The World Is Seeing How the Dollar Really Works

Dollar Background

By Adam Tooze, Foreign Policy

2022 has been a year of dollar power—power that manifests itself in both overt and subtler forms.

In the spring, the financial sanctions slapped on Russia’s Central Bank following Russian President Vladimir Putin’s invasion of Ukraine demonstrated the extent of U.S. financial sway, especially when it is exerted in cooperation with America’s European partners. If you export far more than you import and thus hold really large foreign exchange reserves—like Russia’s $500 billion—there really is nowhere else to hold them other than dollars or euros. If it comes to a confrontation, that puts you at the mercy of the financial authorities of the United States and its alliance partners. NATO reveals itself to be a financial power.

Russia has, so far, ridden out the storm, but to do so it has had to close its financial system to the outside world. Its imports have been squeezed to barely more than half their pre-crisis level.

When the sanctions were applied, the shock to Russia provoked the question of whether a monetary system that conferred such one-sided power on the United States could possibly be sustainable. Surely Russia, China, and India would look to build an alternative currency system. This might perhaps be denominated in China’s renminbi and would be centered on the exchange of key commodities. One model might be the kind of deal recently brokered by a leading Indian cement producer, which paid for imports of Russian coal in Chinese currency. To secure funding, you could borrow in the so-called dim sum bond market in Hong Kong, where issuers from around the world issue offshore renminbi debts.

Such a system would secure independence from the United States. But it would take years, if not decades, to reach substantial scale. It also depends on the continuing shortage of key raw materials, which makes it interesting to lock in privileged customer-supplier relations, and the continuing growth of the Chinese economy, which makes it look like the economic champion of the future.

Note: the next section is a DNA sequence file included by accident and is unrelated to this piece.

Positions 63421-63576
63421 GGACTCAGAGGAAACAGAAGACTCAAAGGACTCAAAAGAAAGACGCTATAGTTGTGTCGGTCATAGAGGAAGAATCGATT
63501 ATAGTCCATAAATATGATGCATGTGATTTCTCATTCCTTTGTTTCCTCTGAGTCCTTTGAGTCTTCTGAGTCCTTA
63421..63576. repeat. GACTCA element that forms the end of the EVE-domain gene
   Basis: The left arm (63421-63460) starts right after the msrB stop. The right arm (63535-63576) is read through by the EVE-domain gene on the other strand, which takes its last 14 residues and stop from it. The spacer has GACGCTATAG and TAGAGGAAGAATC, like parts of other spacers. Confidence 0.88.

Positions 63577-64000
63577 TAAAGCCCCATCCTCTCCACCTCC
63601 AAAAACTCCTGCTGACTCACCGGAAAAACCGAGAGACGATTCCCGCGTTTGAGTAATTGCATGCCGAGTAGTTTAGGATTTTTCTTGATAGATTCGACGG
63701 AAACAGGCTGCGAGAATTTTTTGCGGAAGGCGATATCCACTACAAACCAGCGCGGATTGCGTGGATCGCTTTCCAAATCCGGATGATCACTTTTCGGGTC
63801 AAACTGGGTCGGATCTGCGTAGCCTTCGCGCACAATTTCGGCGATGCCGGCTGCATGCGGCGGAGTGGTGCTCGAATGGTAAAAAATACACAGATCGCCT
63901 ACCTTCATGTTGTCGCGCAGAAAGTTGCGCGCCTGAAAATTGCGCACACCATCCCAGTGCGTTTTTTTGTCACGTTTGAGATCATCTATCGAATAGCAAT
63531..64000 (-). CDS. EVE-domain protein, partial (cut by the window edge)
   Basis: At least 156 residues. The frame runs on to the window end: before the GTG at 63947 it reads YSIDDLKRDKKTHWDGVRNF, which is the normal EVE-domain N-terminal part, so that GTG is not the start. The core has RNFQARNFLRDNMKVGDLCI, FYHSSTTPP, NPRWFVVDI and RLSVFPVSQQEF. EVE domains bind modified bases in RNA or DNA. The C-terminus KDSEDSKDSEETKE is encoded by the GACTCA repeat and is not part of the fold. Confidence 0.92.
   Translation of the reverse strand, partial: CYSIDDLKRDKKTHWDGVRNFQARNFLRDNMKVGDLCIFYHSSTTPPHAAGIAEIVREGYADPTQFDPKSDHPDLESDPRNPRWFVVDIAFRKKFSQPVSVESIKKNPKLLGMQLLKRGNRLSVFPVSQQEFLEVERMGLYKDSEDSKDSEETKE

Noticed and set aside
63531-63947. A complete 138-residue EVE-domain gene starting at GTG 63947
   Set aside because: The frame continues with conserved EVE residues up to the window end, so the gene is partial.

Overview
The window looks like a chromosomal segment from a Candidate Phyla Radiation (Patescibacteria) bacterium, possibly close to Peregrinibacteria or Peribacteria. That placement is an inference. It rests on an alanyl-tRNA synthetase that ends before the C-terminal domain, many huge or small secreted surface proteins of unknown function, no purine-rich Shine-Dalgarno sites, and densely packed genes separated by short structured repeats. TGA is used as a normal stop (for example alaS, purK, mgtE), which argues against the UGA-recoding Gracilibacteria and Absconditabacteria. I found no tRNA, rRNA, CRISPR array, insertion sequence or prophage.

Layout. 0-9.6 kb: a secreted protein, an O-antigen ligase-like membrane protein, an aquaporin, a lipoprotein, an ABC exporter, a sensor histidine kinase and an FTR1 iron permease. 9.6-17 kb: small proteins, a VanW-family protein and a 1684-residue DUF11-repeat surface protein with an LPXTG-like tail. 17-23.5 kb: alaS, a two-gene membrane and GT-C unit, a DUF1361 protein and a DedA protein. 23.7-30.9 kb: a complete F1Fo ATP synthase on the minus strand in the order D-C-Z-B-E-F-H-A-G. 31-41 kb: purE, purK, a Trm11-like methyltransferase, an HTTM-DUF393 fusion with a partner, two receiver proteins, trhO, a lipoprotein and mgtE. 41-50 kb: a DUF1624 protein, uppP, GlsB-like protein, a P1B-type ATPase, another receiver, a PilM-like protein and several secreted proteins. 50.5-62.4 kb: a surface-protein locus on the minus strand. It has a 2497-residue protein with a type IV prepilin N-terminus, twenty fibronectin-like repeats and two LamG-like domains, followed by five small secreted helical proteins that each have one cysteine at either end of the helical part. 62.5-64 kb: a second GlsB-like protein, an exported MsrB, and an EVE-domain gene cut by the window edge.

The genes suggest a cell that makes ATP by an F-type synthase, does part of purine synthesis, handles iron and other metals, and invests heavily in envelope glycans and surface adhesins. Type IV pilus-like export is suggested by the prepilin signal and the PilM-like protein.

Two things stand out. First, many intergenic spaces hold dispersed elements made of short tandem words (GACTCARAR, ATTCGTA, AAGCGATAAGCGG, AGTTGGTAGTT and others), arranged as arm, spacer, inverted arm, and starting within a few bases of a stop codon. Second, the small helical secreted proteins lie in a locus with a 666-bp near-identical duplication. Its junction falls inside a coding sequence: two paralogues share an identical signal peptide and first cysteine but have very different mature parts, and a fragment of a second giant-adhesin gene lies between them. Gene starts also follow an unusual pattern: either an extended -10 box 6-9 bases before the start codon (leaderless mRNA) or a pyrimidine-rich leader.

Those trends were never guaranteed to continue. From our current vantage, six months on from the start of the war, a future beyond the dollar seems more remote than ever. As the world economy slows down, commodity prices are far off their peaks. There is still excess demand for oil, gas, and coal, but other commodities such as iron ore are going cheap. China, rather than asserting its dominance as an alternative center of the world economy, is seeing a hemorrhage of foreign capital at a rate faster even than that during the crisis period of 2015-2016.

With talk of rivals to the dollar system on the wane, what dominates the global economic news cycle in mid-2022 is another face of U.S. financial power: the tightening of Federal Reserve policy in response to inflation and a surging U.S. dollar. This changes the conditions under which the entire world economy operates, not through legal or geopolitical interventions but through currency values, interest rates, and the demand and supply of credit. It is on this all-pervasive presence of the dollar that the more overt leverage of financial sanctions ultimately rests.

First and foremost, the dollar system is a commercial and financial network. Political and military power plays a part in anchoring the global dominance of the dollar. It is hard to imagine U.S. Treasury debt having the status that it does in the world economy if it were not ultimately backed by the world’s preeminent military power. But the more prosaic motive for the dollar’s adoption as the main currency of trade and finance is that dollar liquidity is abundant and cheap, and the currency is universally accepted. That is the reason that close to 90 percent of all currency trades—a daily turnover of $6 trillion before the COVID-19 pandemic—involve the dollar as one of the currencies in the pair. Whether there is a new cold war with China or Russia or not, an unanticipated, sudden increase in U.S. interest rates—which tightens credit conditions and strengthens the dollar—sends a shuddering shock through this entire network of commercial transactions.

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